Russian Indicted for Breach of Three Silicon Valley CompaniesSuspect Said to Have Targeted LinkedIn, Dropbox and Formspring
A U.S. federal grand jury in Oakland, Calif. indicted a 29-year-old Russian man for hacking computers at three Silicon Valley companies - social networking sites LinkedIn and Formspring and file-sharing company Dropbox.
See Also: DevOps - Security's Big Opportunity
Authorities accuse Yevgeniy Aleksandrovich Nikulin of Moscow of conducting a phishing attack against a LinkedIn employee, putting code on the worker's computer, stealing the employee's username and password and using those credentials to access the company's IT system in 2012.
In 2012, LinkedIn revealed it experienced a computer breach in which more than 6.5 million of its members' hashed passwords were stolen (see LinkedIn: Hashed Passwords Breached). This past May, a data breach notification site revealed that nearly 170 million credentials appear to have been compromised in the 2012 breach (see LinkedIn Breach: Worse Than Advertised). The quantity of credentials suggests that attacker obtained virtually every LinkedIn username and hashed password.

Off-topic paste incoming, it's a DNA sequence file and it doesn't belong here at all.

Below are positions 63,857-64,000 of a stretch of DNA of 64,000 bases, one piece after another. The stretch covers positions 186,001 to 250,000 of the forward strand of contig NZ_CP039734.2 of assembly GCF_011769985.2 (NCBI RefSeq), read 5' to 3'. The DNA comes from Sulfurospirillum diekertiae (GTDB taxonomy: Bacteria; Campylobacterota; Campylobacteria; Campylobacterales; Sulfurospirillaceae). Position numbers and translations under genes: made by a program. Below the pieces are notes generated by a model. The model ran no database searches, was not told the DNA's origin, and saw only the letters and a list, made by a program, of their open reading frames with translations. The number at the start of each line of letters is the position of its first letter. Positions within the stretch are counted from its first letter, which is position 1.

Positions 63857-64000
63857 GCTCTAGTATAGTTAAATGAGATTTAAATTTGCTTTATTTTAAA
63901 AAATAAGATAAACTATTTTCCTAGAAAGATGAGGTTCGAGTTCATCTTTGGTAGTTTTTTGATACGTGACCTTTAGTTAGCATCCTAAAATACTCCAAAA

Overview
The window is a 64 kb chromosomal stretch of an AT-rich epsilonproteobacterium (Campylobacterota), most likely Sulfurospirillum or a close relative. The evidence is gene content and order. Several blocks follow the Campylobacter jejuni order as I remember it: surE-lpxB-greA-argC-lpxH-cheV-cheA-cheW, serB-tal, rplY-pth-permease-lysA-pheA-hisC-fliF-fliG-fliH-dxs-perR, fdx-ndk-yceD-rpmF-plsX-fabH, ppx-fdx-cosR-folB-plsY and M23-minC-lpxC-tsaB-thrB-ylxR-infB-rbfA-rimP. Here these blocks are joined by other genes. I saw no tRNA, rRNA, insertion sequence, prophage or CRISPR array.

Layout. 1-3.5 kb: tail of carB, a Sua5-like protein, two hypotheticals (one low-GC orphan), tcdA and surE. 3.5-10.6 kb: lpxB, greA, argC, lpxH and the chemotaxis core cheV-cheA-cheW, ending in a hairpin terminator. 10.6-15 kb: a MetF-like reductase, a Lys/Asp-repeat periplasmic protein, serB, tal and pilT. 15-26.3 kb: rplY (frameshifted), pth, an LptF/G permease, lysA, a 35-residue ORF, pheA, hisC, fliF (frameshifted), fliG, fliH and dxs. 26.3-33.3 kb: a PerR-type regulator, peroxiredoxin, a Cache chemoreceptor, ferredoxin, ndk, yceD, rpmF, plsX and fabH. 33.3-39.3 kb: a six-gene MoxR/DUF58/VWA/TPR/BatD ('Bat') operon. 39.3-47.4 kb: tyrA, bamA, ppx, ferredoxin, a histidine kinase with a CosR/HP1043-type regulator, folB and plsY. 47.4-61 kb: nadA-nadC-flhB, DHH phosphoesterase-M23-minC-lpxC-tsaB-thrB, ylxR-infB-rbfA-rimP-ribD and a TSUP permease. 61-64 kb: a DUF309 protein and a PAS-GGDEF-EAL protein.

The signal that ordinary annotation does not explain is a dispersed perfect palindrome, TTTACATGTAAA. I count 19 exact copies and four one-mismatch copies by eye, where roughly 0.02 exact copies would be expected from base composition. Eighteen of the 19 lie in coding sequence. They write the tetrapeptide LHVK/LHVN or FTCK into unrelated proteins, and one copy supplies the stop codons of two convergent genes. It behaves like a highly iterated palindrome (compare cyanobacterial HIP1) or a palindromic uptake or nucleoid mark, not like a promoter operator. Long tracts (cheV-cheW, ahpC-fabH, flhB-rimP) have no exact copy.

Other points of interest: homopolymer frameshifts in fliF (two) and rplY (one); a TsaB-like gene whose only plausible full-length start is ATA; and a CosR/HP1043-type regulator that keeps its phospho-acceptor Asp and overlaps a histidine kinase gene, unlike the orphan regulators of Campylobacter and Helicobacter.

Conspiracy to Sell Stolen Credentials Alleged
The indictment, unsealed Oct. 21, also said Nikulin hacked Dropbox and Formspring computers and conspired with two unnamed co-conspirators to sell stolen user names, passwords and email addresses of Formspring customers.
Nikulin faces more than 30 years in prison and $1 million in fines.
Czech police arrested Nikulin on Oct. 5 at a Prague hotel, while on vacation with his girlfriend, after receiving a request from Interpol, which was tipped off of his whereabouts by the FBI (see Hackers' Vacation Plans in Disarray After Prague Arrest).
The New York Times reports that Nikulin - who goes by the online aliases Chinabig01, Dex.007, Valeriy.krutov3 and itBlackHat - did not resist arrest. Czech police issued a statement saying the suspect had unspecified medical problems and was briefly hospitalized before being returned to custody.